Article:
K: Also too, when you’re transitioning from a street life to housing, a home, and everything is pristine and really nice looking that’s scary! That would terrify the shit out of me! I want something that looks like it’s beat up a little bit, just in case I put a scratch in the wall or I drop my food on the ground. I don’t want something that’s immaculate. Like, I need to transition to get to that. Now, obviously I don’t want to live in a dumpster, but some people, that’s the lifestyle they choose and they can literally just go one step up from that and they’re home.

CR: So you were saying, you don’t want to move into a place that’s all perfect and clean and all--is it, do you think that has to do with self-esteem? Like, you don’t deserve it?

K: Yeah definitely, 100%.

B: That’d be a huge factor, yeah.

K: I once squatted at the Western Motel. I went in one side of the building, kicked in a window and put a mattress up against it, then I went down the hall and I stayed on the other side of the building, cause I’m being sneaky. Nobody knew I was in there. And I found it so fascinating, because there was still bedding in there. I was so excited that there was a blanket in there, and a bed, and a toilet, obviously no running water, but I was thrilled, because I had my own little spot, and nobody knew I was there, and I felt safe. It was a beat up hotel that was getting trashed--getting demolished soon. Later on in life, to just sit back and think about it even now--the insanity of how comfortable I was in that squat for the week or whatever it was that I stayed there. It still just baffles me. I think a lot of individuals that we see on the streets that we work with, they find that. Under the church, you know there’s a spot there with blankets. They find their own little spot, and they’re excited about it, and I think as a community we take that away from them a lot of times by telling them that that’s not something to be excited about. It’s not up to somebody else to tell me that I can’t be excited about squatting in the Western Motel, you know?

R: For example, the two individuals who sit beside the food bank. They were sitting there and she went over to the vendor, grabbed a Stone Cold, came back, sat down on the pallet, handed him the bottle. Then she grabs a blanket, pulls up the blanket--dirty old, muddy old thing--pulls it up the same way you’d be doing in the comfort of your own home, snuggling up with your spouse. The next day we went there, he’s cleaning out cans and joking that she made him clean up the yard.

K: We had an individual last summer who made himself known on 7th street with a tarp. Made himself very known, to everybody. And now all of a sudden the paper’s phoning. I’ve got individuals calling my boss and asking how we’re going to take care of him. The NRC’s getting phone calls, saying, hey, you should get Housing First up here and take care of this--you know, go help this guy. And it’s because he made himself known to the public because of what he put over top. But what’s the difference with him as opposed to the other 90 to 150 individuals that live in Brandon that are homeless that we’re aware of. Nobody was making a stink about them.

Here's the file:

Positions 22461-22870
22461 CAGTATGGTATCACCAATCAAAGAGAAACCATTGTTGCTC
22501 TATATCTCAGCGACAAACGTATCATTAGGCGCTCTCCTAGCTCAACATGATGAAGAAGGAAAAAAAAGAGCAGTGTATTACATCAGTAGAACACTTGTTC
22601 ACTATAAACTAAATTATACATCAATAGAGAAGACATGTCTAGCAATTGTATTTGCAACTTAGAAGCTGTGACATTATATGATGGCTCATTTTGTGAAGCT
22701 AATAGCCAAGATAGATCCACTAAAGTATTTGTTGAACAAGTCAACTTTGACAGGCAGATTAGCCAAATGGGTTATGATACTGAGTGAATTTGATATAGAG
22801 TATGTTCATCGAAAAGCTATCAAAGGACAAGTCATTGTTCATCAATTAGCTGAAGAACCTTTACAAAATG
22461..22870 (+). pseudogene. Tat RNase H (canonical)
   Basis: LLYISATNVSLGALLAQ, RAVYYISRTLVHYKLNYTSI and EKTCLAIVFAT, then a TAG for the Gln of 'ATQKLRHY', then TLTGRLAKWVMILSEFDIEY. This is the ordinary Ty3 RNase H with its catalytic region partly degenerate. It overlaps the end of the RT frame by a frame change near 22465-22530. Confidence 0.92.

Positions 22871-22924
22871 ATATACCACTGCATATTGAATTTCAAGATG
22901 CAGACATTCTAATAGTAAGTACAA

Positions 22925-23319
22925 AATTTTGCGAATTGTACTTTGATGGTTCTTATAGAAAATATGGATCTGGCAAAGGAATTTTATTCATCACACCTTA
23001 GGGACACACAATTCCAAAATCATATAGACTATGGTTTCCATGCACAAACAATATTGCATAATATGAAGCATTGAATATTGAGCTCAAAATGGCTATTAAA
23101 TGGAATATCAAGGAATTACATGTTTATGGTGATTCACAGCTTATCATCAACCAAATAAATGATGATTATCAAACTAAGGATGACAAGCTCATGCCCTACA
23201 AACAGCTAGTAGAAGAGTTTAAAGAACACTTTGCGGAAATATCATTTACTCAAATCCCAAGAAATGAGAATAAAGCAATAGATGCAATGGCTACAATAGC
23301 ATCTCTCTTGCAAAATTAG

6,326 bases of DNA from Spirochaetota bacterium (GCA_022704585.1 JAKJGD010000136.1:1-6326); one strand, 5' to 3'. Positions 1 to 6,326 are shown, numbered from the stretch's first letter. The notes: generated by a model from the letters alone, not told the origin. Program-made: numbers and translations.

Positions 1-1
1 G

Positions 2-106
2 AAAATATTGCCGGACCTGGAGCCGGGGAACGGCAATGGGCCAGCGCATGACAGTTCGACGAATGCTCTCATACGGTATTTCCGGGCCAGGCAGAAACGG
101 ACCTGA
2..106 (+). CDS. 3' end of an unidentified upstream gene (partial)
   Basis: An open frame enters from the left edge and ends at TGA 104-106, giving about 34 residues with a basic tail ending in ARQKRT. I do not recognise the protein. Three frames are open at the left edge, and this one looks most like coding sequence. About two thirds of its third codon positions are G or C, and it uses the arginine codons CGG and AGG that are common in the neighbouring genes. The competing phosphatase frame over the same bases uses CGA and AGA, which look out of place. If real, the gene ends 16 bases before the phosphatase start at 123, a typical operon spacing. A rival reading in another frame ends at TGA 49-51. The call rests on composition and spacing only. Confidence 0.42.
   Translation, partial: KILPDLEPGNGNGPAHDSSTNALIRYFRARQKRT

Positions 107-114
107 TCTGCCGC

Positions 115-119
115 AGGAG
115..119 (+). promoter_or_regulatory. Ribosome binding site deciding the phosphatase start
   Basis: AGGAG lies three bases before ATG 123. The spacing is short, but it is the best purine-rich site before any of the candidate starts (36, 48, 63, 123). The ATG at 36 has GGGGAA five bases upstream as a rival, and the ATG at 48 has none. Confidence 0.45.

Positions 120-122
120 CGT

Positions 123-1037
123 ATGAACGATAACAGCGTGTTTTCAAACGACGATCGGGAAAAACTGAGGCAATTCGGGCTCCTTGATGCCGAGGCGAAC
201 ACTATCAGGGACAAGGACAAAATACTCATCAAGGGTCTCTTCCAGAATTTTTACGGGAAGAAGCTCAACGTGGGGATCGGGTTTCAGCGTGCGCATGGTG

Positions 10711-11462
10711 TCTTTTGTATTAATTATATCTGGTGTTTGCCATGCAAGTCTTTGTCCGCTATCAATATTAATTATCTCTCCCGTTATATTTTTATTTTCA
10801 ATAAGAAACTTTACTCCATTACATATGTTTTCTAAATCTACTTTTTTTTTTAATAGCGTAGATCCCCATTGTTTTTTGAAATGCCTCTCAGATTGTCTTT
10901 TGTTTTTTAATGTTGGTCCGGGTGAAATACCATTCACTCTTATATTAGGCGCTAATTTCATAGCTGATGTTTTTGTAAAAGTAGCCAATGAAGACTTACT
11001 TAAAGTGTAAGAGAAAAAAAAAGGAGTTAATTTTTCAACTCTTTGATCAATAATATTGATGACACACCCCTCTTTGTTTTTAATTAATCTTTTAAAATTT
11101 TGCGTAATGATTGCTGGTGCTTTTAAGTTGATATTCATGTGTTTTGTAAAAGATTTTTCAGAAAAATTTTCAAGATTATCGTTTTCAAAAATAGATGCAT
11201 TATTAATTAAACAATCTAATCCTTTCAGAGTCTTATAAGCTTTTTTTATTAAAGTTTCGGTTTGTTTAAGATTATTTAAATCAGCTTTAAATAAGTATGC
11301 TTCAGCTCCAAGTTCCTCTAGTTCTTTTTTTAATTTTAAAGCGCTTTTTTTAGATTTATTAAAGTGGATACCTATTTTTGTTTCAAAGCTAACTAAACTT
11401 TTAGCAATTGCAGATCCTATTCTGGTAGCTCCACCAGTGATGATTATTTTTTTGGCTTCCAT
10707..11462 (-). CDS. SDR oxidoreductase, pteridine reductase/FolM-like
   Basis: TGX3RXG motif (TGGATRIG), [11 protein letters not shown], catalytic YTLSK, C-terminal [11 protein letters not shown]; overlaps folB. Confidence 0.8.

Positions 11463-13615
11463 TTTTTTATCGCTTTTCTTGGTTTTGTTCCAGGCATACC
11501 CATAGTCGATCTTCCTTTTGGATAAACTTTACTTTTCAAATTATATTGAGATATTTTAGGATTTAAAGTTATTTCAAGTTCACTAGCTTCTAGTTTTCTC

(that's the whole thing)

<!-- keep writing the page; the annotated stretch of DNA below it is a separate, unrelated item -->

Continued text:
CR: The other question I was going to ask--some people that always have a ton of stuff, like a stroller full.

K: It’s the sense of having something. When I was on the street I had a duffel bag. That’s what I had--nothing. Every place I’d squat at or I’d couch surf at, I’d get less and less. So then when I started recovery or moving forward in life, well, shit. I think I own like 19 pairs of shoes now. Because I felt like I needed that! I needed that to fulfill a gap in me. I’ve got a huge selection of shirts, and I love collecting different hats! Because it makes me feel like I have something. Because at one point I had one hat, and it stunk, ‘cause I was sleeping with it outside.

CR: Back to the Western, I had a client who was--he had stayed in the Western before it shut down, and he had been evicted, but I don’t--did they have swipe cards? Or did they have keys?

B: I think they had keys.

CR: Cause he hadn’t bothered giving his key in. So when it shut down he went back with his key and got in. And he was living there for over a month. And he was--I guess there was electricity there at the time? He was really angry that someone else who was staying there would turn the lights on at night.

B: Yeah no kidding, give it away.

CR: We have to both take into account some of the ingenuity of these people too, and how they’re solving problems on the street.

K: Oh the survival is just fascinating. Individuals that--well let’s take Covid--Covid came to Brandon and right off the bat, everybody painted a picture of you better stay away from the homeless because they’re gonna have Covid. But the homeless in Brandon weren’t travelling anywhere, they’re not going on trips, they’re not going to Winnipeg. That picture of the homeless or the poor individuals of Brandon as the ones that were going to spread Covid was so misleading. Like, ridiculous. And the survival mode in that. These individuals made it almost a freakin’ year before anybody caught it downtown. But at this point we’re complaining because we can’t go sit in a restaurant, or the movie theatre’s closed, and we gotta stand in line at Walmart. Not eight months of actually surviving outside, with no diseases, in a lifestyle that you don’t think could be worse.